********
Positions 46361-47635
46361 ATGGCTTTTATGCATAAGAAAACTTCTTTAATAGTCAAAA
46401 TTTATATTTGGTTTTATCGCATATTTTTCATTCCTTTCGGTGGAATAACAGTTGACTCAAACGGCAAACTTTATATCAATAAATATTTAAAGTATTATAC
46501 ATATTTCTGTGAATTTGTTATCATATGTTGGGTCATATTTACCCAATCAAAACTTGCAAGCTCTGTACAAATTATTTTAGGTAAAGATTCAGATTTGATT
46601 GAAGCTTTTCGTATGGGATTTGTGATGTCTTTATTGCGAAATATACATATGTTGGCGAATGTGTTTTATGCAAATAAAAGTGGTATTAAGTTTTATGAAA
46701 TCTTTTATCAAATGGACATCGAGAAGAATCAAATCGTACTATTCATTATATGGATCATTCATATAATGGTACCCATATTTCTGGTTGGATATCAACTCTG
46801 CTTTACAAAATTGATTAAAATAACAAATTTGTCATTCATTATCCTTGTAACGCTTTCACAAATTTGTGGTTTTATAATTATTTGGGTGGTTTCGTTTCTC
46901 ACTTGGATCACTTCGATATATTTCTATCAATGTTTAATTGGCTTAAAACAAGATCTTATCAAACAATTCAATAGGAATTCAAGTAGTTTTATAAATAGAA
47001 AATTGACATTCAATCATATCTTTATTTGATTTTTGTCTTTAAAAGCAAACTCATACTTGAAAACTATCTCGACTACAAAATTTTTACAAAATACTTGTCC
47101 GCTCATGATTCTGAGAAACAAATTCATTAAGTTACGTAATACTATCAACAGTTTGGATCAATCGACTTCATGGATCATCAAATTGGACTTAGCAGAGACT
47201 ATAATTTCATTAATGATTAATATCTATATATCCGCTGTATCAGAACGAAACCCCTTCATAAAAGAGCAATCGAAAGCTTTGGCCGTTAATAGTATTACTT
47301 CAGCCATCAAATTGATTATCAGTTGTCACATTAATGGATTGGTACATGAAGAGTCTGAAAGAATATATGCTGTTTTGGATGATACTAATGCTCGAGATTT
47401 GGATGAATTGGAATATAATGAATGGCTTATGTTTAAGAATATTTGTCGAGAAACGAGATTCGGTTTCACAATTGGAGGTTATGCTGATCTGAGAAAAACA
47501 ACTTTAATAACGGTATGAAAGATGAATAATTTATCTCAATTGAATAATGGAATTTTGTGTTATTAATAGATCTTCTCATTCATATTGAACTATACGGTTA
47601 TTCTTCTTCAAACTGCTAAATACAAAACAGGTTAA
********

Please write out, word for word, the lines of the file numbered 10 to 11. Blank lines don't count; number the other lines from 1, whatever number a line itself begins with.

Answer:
47101 GCTCATGATTCTGAGAAACAAATTCATTAAGTTACGTAATACTATCAACAGTTTGGATCAATCGACTTCATGGATCATCAAATTGGACTTAGCAGAGACT
47201 ATAATTTCATTAATGATTAATATCTATATATCCGCTGTATCAGAACGAAACCCCTTCATAAAAGAGCAATCGAAAGCTTTGGCCGTTAATAGTATTACTT